- Seifertite is orthorhombic, and the densest and hardest form yet to be found in nature. Only found in meteorites from Mars, seifertitecould theoretically form in the Earth’s mantle at depths over 1,700km, if any free silica is present. All silica in mantle rocks and under mantle conditions is used up in other silicates, so finding seifertite in the Earth’s mantle is likely to remain theoretical.
It should also be mentioned at this point that most of these other forms also have a low and high form. As with quartz, all these high (β) forms readily transform to the corresponding low (α) forms.
Yet more SiO2 materials
There are many other materials rich in SiO2 that aren’t necessarily minerals in their own right but are still worthy of consideration, giving important information on formation conditions.
- Opal arespheres of SiO2 gel with H2O filling the voids (Fig. 9). They are also amorphous mineral species, having no crystal structure even at x-ray level.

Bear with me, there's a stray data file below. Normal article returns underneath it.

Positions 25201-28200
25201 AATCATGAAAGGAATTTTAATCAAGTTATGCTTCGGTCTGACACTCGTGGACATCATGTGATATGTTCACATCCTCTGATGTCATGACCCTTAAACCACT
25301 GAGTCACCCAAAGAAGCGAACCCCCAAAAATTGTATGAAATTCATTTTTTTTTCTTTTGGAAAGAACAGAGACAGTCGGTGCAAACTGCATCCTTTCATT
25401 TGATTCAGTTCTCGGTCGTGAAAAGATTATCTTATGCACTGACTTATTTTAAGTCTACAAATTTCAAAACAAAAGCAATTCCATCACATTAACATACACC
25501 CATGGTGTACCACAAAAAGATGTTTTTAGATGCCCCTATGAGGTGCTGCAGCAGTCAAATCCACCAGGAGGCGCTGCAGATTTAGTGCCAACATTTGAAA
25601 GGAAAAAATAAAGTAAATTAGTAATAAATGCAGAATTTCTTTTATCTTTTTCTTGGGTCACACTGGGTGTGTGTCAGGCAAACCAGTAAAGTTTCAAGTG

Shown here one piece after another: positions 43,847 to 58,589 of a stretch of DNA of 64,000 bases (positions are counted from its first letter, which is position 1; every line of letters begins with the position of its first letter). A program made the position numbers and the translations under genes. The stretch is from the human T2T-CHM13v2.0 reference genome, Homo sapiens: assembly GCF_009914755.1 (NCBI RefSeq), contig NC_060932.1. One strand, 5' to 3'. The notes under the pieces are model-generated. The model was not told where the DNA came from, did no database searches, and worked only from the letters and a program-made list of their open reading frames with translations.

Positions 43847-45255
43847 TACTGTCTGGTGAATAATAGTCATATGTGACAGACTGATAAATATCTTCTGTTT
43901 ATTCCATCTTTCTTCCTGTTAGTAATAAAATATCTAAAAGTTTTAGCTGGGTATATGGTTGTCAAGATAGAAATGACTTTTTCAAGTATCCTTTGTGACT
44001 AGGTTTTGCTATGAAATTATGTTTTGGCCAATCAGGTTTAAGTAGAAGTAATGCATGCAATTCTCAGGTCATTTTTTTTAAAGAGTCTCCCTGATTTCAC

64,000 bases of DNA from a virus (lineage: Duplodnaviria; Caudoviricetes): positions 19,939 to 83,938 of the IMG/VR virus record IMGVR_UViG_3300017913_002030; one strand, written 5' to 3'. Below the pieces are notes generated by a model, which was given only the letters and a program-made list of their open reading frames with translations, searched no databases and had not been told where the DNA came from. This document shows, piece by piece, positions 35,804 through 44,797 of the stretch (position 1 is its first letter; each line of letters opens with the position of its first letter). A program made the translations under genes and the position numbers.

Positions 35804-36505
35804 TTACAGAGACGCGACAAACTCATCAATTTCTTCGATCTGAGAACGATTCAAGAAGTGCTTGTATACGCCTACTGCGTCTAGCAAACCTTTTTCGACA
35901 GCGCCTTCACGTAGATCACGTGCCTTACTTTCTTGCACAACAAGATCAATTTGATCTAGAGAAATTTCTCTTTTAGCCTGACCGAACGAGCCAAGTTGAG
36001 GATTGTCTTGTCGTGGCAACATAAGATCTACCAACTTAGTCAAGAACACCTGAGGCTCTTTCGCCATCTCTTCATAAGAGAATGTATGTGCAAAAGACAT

- Lechatelierite is a natural glass (quenched melt with few or no crystals) with no structural grouping (amorphous/non-crystalline).
- Fulgurites contain quartz and are rocks formed by lightning strikes (Fig. 10).
- Tektites are other natural glasses formed by meteorite impact events. Energy from a meteorite impact melts surrounding rocks, causing molten glass blobs to fly some distance through the air where they adopt aero-dynamic shapes as they cool (Fig. 11). Indochinites (black), moldavites (green) and Libyan Desert Glass (yellow) all have high SiO2 contents and trace-element chemical signatures linking them to meteorites. Tektites sometimes have tiny christobalite and/or tridymite inclusions within the glass, which are natural volcanic glasses with high SiO2 contents (Fig. 12). Obsidian is formed by volcanic eruptions that cool quickly enough so as to not produce many crystals, excluding occasional suspended crystals that grew in the high temperature magma chamber. Over time, stable structures do crystallise from the volcanic glass (the “snowflakes” in snowflake obsidian),which is another natural glass, formed under specific conditions by some fault movements, such as earthquakes.